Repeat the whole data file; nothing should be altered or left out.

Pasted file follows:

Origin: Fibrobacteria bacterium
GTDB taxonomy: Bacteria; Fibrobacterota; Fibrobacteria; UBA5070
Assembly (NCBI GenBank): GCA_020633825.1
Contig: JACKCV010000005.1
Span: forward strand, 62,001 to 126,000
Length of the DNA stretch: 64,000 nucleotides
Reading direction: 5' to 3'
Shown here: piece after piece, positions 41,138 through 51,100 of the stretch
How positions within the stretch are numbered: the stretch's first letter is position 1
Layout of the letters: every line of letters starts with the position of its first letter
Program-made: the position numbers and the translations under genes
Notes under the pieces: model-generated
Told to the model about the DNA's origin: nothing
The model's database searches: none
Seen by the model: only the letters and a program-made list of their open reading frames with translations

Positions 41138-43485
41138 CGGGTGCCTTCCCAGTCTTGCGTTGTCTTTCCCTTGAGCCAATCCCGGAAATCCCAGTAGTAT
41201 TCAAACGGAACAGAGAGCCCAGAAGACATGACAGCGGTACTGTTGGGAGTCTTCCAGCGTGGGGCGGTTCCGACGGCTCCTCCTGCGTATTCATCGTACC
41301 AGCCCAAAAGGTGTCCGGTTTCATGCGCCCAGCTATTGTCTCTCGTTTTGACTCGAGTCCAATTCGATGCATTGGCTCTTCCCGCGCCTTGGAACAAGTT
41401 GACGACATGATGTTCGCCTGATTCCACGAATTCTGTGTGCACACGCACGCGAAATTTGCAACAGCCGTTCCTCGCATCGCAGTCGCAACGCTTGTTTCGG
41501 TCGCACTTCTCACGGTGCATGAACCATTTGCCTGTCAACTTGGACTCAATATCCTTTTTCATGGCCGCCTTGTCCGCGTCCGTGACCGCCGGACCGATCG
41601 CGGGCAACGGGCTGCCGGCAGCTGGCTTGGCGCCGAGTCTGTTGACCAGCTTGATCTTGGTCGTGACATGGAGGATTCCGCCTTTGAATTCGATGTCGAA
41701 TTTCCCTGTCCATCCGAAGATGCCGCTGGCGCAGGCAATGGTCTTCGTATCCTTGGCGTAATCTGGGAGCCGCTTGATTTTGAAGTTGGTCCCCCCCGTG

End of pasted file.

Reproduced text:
Origin: Fibrobacteria bacterium
GTDB taxonomy: Bacteria; Fibrobacterota; Fibrobacteria; UBA5070
Assembly (NCBI GenBank): GCA_020633825.1
Contig: JACKCV010000005.1
Span: forward strand, 62,001 to 126,000
Length of the DNA stretch: 64,000 nucleotides
Reading direction: 5' to 3'
Shown here: piece after piece, positions 41,138 through 51,100 of the stretch
How positions within the stretch are numbered: the stretch's first letter is position 1
Layout of the letters: every line of letters starts with the position of its first letter
Program-made: the position numbers and the translations under genes
Notes under the pieces: model-generated
Told to the model about the DNA's origin: nothing
The model's database searches: none
Seen by the model: only the letters and a program-made list of their open reading frames with translations

Positions 41138-43485
41138 CGGGTGCCTTCCCAGTCTTGCGTTGTCTTTCCCTTGAGCCAATCCCGGAAATCCCAGTAGTAT
41201 TCAAACGGAACAGAGAGCCCAGAAGACATGACAGCGGTACTGTTGGGAGTCTTCCAGCGTGGGGCGGTTCCGACGGCTCCTCCTGCGTATTCATCGTACC
41301 AGCCCAAAAGGTGTCCGGTTTCATGCGCCCAGCTATTGTCTCTCGTTTTGACTCGAGTCCAATTCGATGCATTGGCTCTTCCCGCGCCTTGGAACAAGTT
41401 GACGACATGATGTTCGCCTGATTCCACGAATTCTGTGTGCACACGCACGCGAAATTTGCAACAGCCGTTCCTCGCATCGCAGTCGCAACGCTTGTTTCGG
41501 TCGCACTTCTCACGGTGCATGAACCATTTGCCTGTCAACTTGGACTCAATATCCTTTTTCATGGCCGCCTTGTCCGCGTCCGTGACCGCCGGACCGATCG
41601 CGGGCAACGGGCTGCCGGCAGCTGGCTTGGCGCCGAGTCTGTTGACCAGCTTGATCTTGGTCGTGACATGGAGGATTCCGCCTTTGAATTCGATGTCGAA
41701 TTTCCCTGTCCATCCGAAGATGCCGCTGGCGCAGGCAATGGTCTTCGTATCCTTGGCGTAATCTGGGAGCCGCTTGATTTTGAAGTTGGTCCCCCCCGTG